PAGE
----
What to do when eviction note arrives

Article

Ohio case of veterinarian versus drugstore chain not an isolated incident; type of lease agreement crucial

Middleburg Heights, Ohio-Competition for veterinarians usuallydoes not include national drugstore chains such as Walgreens or CVS Pharmacy,unless your name is Dr. Deborah Fegan of Middleburg Heights, a southwestsuburb of Cleveland.

Fegan's landlord, Colombo Enterprises of Cleveland, thought competition-savvyWalgreens might view her leased property as lucrative - it's across thestreet from a CVS Pharmacy and another few hundred yards from Medic Drug.So Colombo pitched the idea to the chain, and a battle ensued, accordingto a November edition of The News Sun, a regional newspaper.

For two years Fegan, a devoted and persistent veterinarian who rentedproperty for her Berea Pet Hospital, fought to preserve her space, but inthe end was forced to bow to the corporate drugstore czar.

She reportedly was forced out of her lease, because her landlord wasable to cite her on lack of maintenance of her property as stipulated inher lease, even though Colombo Enterprises plans to raze the hospital forconstruction of Walgreens.

Neither Fegan nor her lawyer would return calls for comment.

Fegan was evicted from her building in late September after the OhioSupreme Court last spring denied her appeal of a decision favoring ColomboEnterprises.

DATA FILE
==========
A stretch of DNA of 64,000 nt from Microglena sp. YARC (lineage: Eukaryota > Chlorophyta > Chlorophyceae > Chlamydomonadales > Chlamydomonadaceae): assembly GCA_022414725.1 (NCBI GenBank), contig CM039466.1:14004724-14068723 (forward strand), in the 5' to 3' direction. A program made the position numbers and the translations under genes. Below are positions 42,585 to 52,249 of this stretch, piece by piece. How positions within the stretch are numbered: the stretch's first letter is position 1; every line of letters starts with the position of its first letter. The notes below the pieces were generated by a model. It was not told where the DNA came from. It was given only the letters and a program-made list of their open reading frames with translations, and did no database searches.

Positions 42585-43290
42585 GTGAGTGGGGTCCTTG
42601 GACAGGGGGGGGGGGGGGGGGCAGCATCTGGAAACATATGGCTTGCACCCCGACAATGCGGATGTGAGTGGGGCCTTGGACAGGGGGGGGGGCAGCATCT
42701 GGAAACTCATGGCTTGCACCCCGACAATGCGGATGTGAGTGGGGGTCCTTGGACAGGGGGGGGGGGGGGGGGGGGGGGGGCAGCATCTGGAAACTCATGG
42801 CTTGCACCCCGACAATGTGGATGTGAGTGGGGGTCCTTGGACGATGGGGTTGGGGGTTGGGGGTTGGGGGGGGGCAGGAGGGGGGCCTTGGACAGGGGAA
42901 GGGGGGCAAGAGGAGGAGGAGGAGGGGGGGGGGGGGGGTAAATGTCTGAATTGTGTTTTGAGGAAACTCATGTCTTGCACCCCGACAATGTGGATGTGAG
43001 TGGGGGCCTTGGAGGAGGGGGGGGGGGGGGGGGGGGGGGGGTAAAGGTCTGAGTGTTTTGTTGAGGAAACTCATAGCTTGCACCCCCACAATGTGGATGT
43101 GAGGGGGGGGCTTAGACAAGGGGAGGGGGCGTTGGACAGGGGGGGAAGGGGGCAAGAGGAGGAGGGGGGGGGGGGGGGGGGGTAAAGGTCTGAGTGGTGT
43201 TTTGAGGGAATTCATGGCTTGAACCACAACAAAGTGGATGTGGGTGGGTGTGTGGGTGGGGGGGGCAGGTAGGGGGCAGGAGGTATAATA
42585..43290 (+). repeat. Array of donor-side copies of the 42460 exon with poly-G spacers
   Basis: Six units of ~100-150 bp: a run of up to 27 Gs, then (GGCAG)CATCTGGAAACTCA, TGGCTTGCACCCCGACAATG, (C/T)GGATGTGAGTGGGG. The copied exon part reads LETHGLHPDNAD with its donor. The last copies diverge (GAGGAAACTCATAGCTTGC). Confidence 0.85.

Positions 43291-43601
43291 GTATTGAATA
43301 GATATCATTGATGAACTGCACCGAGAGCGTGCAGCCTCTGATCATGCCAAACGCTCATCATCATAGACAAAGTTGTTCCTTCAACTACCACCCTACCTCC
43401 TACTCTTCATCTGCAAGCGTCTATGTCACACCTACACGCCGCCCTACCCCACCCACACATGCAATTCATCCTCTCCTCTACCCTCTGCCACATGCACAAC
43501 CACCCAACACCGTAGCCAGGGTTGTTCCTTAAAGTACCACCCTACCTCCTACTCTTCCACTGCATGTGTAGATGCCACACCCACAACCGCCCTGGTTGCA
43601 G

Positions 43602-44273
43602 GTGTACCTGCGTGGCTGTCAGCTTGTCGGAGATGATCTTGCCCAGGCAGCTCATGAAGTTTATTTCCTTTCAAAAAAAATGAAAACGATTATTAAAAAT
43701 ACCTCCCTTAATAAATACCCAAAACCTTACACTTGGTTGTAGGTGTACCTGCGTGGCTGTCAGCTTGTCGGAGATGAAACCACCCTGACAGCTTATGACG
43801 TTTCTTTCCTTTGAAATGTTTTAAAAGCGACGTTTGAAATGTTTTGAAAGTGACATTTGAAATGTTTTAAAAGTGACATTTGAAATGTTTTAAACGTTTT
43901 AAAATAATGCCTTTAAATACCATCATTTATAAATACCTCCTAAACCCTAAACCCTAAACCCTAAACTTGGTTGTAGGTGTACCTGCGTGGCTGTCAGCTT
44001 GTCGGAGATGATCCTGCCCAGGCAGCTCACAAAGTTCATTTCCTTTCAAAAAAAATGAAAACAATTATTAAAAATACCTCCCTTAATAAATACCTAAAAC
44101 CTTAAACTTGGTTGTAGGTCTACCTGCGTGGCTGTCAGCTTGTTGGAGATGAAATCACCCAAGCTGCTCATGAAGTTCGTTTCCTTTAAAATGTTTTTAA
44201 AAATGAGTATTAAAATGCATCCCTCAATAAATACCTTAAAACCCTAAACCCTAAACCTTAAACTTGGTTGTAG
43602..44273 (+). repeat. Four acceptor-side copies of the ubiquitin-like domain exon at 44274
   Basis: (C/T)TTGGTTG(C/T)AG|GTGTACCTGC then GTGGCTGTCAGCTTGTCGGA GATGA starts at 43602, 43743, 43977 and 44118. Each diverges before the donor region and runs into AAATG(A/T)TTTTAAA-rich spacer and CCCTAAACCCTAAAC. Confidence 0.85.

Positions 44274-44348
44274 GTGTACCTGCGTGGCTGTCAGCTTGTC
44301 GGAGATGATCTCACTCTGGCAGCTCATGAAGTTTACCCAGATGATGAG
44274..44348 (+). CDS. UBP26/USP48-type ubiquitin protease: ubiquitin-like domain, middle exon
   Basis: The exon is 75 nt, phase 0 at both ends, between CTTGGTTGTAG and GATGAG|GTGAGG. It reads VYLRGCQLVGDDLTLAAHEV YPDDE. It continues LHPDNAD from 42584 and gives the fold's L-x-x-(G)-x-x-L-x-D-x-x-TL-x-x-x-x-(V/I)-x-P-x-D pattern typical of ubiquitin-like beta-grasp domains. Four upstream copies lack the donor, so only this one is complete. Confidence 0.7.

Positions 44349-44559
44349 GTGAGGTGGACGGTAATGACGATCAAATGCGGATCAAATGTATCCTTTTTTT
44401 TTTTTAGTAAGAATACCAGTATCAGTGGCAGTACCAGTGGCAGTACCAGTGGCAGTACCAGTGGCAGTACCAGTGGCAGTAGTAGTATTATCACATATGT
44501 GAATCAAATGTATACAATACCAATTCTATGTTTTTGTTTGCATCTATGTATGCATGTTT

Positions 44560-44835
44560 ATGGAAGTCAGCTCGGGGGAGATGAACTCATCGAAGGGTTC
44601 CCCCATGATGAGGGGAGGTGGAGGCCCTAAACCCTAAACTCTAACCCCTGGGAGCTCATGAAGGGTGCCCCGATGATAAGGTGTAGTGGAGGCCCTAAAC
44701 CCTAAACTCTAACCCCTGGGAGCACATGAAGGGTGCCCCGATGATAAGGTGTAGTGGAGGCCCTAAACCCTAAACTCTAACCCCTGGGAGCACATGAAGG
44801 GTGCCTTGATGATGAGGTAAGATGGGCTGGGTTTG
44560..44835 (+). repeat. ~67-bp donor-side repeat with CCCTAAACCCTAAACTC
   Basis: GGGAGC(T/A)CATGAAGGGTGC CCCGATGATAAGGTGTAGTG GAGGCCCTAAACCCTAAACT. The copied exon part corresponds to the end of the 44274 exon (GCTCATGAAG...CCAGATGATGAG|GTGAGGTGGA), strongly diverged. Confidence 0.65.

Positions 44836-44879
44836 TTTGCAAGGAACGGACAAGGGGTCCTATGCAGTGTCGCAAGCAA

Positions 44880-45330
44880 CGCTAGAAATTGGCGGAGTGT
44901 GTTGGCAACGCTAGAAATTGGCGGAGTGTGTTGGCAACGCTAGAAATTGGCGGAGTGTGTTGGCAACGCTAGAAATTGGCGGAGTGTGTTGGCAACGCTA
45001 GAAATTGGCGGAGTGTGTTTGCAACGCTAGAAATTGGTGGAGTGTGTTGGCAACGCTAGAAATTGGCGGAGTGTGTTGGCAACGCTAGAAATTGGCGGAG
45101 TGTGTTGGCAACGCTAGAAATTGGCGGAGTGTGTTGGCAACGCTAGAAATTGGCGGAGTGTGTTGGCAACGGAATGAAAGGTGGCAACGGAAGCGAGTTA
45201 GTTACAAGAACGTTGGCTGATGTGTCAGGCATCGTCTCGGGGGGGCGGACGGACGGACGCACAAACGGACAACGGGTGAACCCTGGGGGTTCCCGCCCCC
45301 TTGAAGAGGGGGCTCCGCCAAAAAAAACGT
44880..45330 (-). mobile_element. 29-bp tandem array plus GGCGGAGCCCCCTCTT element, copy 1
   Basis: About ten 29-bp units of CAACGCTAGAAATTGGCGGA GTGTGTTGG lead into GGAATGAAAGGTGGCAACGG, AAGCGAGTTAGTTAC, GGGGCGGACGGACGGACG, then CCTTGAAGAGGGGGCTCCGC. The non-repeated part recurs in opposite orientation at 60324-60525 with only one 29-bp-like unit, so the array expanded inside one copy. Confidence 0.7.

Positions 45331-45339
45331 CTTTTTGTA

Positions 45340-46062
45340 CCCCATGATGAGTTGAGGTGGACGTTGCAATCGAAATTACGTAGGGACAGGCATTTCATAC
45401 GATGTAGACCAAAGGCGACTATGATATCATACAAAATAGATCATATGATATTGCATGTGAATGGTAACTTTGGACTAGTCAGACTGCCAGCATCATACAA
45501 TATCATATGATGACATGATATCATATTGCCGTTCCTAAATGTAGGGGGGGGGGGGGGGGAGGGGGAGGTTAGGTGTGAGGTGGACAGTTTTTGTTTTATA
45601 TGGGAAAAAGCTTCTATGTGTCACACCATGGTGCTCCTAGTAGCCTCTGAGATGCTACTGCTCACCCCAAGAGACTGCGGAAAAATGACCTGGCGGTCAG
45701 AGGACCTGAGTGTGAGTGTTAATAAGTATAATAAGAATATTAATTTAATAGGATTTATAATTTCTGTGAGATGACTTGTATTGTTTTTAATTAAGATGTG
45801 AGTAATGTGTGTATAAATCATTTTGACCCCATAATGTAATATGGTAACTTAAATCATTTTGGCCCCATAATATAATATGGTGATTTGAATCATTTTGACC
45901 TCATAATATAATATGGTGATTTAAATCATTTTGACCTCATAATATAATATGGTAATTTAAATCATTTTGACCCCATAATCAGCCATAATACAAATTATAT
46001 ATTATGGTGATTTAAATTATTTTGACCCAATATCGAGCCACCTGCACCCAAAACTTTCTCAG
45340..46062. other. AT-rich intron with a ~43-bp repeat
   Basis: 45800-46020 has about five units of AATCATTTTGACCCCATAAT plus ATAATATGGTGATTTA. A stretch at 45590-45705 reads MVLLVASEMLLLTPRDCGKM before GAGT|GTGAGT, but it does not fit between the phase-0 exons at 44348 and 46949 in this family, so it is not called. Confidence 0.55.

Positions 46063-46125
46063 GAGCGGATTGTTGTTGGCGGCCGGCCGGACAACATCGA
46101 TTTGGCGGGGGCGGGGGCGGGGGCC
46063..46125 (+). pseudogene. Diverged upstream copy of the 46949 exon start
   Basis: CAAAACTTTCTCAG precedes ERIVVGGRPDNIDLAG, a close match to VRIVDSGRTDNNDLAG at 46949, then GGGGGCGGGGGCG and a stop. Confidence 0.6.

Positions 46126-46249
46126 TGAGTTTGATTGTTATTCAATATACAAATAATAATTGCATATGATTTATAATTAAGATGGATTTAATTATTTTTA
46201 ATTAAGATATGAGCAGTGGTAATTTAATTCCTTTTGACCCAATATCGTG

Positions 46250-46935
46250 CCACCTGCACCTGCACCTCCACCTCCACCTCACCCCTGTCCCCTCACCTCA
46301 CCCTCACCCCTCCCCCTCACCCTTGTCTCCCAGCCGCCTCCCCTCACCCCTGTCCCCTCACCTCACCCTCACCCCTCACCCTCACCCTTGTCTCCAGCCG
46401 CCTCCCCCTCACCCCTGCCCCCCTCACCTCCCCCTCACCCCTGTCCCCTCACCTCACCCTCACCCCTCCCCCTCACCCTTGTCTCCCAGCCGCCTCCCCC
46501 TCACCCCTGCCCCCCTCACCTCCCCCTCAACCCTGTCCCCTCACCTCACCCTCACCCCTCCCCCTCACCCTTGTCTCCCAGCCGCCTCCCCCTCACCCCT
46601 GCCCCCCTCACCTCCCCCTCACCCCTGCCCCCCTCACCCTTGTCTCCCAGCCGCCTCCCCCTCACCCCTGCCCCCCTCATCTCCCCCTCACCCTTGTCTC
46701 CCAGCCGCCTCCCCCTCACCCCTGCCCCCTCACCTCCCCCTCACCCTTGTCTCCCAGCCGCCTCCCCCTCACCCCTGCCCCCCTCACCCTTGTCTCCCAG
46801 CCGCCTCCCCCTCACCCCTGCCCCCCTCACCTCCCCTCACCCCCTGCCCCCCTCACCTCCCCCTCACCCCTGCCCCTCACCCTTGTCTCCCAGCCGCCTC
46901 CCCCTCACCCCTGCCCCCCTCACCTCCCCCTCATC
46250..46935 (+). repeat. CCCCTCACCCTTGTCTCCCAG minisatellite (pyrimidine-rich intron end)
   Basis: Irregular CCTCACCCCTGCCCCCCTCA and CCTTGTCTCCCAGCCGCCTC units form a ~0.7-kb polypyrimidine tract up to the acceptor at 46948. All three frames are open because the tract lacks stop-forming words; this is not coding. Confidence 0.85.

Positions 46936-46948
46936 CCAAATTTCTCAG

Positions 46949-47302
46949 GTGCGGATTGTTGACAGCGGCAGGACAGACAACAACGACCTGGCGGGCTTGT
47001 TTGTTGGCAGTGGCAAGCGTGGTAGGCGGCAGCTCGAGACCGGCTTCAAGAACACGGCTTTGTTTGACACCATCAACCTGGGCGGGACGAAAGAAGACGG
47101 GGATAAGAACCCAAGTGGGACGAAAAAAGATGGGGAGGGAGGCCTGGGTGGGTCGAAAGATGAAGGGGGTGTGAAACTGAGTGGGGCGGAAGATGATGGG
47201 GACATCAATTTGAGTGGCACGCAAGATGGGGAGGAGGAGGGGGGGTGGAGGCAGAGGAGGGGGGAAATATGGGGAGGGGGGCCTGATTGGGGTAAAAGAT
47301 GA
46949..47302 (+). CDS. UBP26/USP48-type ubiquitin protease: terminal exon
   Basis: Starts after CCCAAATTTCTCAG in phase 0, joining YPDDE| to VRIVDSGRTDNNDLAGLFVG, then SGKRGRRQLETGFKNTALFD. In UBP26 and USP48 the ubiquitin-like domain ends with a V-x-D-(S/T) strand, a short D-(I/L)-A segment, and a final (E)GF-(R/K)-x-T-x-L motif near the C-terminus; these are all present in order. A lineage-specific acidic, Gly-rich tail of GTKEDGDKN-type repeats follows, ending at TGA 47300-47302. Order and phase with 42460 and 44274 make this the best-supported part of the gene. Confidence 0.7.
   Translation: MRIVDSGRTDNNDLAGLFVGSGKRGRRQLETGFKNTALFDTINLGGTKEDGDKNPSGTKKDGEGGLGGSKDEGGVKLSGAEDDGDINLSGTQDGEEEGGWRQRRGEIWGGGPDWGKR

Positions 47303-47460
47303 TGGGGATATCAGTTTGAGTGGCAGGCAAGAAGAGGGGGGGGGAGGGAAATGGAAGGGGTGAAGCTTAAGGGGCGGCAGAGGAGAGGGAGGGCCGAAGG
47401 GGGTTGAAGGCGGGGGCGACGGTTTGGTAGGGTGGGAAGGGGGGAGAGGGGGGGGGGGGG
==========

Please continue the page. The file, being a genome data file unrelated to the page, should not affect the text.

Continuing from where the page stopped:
Her story ended well, however, and the veterinarian has built a largerclinic (6,200 sq. ft.) a couple miles around the corner. She will move intoher new facility in February.

In the meantime, her receptionist said Fegan is maintaining a phone centerand making house calls for her clients. Additionally, local veterinarianshave loaned equipment to her and have offered to help treat some of herclients on an interim basis.

Incidents such as the Fegan case are by no means peculiar to veterinarypractitioners, says Dr. Thomas Allison, DVM, JD, of Moscarino and Treu inCleveland.

Such issues are simply landlord/tenant rights in a commercial versusresidential sense. "It is more the legal issue of the circumstancesunder which a lease can be terminated versus anything that may be particularto the veterinary context," he says.